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A Contemplation of Chattering Minds | Brainwaves, Scientific American Blog Network

A Contemplation of Chattering Minds | Brainwaves, Scientific American Blog Network | Human Nature  ,Brain and Cognitive Sciences &Singularity | Scoop.it
On Friday I read a post by novelist and essayist Tim Parks on the New York Review of Books blog. Parks argues that the most memorable ...
Mlik Sahib's insight:

"The self is a story we continually revise, just like Clarissa making it all up as she goes along. One of the greatest accomplishments of fiction writers in the twentieth century was learning to recreate this self-narration so realistically that reading their writing feels like slipping into someone else’s mind. Their thoughts become our thoughts. In an earlier post, Parks concludes that we do not need these kinds of novels or any stories for that matter, nor do we need the narrative self. True, we do not need novels the same way we need water, but when it comes to stories, we do not have a choice. We do not wake up one day in toddlerhood and say, “Now I shall begin to tell the story of my Self!” It just happens. Our brains are evolved storytellers."

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Hidden Metaphors Get under Our Skin: Scientific American

Hidden Metaphors Get under Our Skin: Scientific American | Human Nature  ,Brain and Cognitive Sciences &Singularity | Scoop.it
Our surroundings can trigger figurative thinking and influence behavior
Mlik Sahib's insight:

In all these studies, the influence of the embodied metaphors evaded conscious awareness—the study subjects did not notice the connection between their sensations and their subsequent decisions or feelings. Yet researchers think we might be able to wield this effect by altering our surroundings and habits, such as choosing office art that evokes forward motion. “If you're actively touching an object with the expectation that it will change your view of a situation, it might not work right away,” explains Joshua Ackerman, a psychologist at the Massachusetts Institute of Technology and a co-author of the smoothness study. “But if you make such behavior a habit, you will gradually stop thinking about the connection, and it will then have a stronger effect.”

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The Last Generation to Die — a short film | KurzweilAI

The Last Generation to Die — a short film | KurzweilAI | Human Nature  ,Brain and Cognitive Sciences &Singularity | Scoop.it
Set in the future when science first begins to stop aging, a daughter tries to save her father from natural death. The story takes place roughly 30 years
Mlik Sahib's insight:

“The film takes the direction of finding the gene(s) for aging and altering them. We start there and add a little literary license to help explain the technology further through an animated video the main character presents in the beginning of the film.”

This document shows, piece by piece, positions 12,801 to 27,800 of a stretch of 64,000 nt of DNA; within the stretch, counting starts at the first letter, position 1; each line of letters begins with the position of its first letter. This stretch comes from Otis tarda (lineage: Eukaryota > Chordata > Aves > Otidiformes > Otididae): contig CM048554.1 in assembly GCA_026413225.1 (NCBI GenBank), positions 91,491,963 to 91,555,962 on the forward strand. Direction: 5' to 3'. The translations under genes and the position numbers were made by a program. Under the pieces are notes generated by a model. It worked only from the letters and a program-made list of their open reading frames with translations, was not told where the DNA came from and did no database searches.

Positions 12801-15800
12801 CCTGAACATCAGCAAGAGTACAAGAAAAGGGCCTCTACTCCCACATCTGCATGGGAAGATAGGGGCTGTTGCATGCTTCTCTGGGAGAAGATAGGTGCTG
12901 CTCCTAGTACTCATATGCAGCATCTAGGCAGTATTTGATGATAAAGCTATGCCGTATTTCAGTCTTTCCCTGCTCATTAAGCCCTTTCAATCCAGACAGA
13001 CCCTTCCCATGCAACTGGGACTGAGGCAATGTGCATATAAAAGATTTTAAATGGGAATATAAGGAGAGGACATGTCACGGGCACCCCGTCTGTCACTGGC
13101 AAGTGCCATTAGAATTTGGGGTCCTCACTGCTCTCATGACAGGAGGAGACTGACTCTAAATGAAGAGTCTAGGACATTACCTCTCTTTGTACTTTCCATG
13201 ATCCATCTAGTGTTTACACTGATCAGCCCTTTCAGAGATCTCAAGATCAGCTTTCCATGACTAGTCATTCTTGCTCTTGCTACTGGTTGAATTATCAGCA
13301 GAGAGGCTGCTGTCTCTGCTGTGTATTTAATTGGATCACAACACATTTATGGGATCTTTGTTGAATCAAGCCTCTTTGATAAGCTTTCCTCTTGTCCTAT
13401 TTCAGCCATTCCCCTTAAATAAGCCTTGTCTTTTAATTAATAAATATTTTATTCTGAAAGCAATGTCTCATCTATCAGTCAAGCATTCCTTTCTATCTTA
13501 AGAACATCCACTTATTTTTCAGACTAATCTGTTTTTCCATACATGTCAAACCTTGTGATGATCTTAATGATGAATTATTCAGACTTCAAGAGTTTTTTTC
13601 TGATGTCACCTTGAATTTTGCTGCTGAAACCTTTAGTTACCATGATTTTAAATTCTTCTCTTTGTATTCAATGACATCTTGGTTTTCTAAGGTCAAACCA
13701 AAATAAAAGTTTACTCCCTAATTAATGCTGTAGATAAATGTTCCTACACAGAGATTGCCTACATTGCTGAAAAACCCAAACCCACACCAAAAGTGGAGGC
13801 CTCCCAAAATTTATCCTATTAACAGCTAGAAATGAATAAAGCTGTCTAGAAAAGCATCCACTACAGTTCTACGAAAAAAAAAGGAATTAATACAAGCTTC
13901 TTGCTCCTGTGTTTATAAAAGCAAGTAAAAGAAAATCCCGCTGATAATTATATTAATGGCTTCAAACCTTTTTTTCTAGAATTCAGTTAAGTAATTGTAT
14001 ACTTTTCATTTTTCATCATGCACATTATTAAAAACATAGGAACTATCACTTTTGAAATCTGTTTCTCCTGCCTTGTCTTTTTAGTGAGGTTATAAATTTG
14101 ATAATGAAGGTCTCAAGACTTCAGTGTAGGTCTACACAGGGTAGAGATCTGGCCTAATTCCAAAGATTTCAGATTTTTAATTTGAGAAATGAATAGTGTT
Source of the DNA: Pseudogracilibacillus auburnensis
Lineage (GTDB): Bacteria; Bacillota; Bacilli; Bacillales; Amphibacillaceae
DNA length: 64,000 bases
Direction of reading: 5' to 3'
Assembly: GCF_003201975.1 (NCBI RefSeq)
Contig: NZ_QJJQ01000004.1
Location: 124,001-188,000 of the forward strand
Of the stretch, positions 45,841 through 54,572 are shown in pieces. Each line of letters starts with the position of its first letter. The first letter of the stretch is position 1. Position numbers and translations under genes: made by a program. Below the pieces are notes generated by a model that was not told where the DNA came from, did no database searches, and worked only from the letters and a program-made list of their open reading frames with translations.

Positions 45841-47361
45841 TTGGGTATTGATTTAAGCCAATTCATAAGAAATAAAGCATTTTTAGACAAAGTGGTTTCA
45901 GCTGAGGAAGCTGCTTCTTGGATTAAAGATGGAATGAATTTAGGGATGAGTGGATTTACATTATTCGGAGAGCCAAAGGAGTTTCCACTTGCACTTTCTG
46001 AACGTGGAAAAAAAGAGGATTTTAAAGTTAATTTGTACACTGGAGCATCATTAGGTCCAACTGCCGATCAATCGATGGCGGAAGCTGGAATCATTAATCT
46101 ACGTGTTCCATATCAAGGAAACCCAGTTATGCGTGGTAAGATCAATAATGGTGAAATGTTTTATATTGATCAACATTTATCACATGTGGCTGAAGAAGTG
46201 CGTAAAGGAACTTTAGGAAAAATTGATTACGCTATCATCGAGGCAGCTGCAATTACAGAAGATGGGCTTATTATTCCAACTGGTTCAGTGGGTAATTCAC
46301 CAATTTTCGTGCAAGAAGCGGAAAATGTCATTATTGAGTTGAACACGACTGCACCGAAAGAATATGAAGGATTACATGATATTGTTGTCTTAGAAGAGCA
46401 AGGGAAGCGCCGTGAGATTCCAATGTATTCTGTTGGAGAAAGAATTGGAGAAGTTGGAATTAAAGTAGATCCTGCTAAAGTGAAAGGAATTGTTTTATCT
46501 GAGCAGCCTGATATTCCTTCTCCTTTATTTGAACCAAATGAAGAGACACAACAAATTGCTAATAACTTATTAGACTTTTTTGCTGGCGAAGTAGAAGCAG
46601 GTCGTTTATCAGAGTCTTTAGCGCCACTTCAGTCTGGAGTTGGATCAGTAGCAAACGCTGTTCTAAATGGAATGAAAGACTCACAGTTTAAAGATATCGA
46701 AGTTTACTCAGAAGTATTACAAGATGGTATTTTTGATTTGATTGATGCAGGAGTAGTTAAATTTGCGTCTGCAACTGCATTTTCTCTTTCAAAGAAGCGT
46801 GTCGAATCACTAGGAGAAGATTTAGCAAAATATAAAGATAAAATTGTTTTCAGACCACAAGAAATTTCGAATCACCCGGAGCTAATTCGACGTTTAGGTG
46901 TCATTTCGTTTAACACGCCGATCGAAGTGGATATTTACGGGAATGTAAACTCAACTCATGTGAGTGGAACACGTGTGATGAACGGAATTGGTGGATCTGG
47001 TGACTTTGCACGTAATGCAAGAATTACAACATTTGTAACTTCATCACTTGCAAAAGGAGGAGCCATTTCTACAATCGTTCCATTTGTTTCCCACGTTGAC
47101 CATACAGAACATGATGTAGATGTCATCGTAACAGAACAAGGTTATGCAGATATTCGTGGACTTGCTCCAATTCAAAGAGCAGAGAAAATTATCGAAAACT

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3 Technological Innovations that Could Revolutionize Meditation Practice

3 Technological Innovations that Could Revolutionize Meditation Practice | Human Nature  ,Brain and Cognitive Sciences &Singularity | Scoop.it
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Explore The "Quantified Self" Revolution with Jason Silva

"We will measure everything... and feed that information back into the system." The Quantified Self Revolution. You've heard the buzz term, but it's the idea...

Via Jean-Philippe BOCQUENET
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Duygu Kuzum: Brain computing

Duygu Kuzum: Brain computing | Human Nature  ,Brain and Cognitive Sciences &Singularity | Scoop.it
Duygu Kuzum shows how she is using her skills as an electrical engineer to make computers operate more like the human brain. "My transition from electronics to the brain has not been an easy one."

Via Jean-Philippe BOCQUENET
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Duygu Kuzum: Brain computing

Duygu Kuzum: Brain computing | Human Nature  ,Brain and Cognitive Sciences &Singularity | Scoop.it
Duygu Kuzum shows how she is using her skills as an electrical engineer to make computers operate more like the human brain. "My transition from electronics to the brain has not been an easy one."

Via Jean-Philippe BOCQUENET
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Despite what you've been told, you aren't 'left-brained' or 'right-brained'

Despite what you've been told, you aren't 'left-brained' or 'right-brained' | Human Nature  ,Brain and Cognitive Sciences &Singularity | Scoop.it
Amy Novotney: The brain is more complex than corporate team-building exercises suggest, but the myth is unlikely to die anytime soon
Mlik Sahib's insight:

"What research has yet to refute is the fact that the brain is remarkably malleable, even into late adulthood. It has an amazing ability to reorganize itself by forming new connections between brain cells, allowing us to continually learn new things and modify our behavior. Let's not underestimate our potential by allowing a simplistic myth to obscure the complexity of how our brains really work."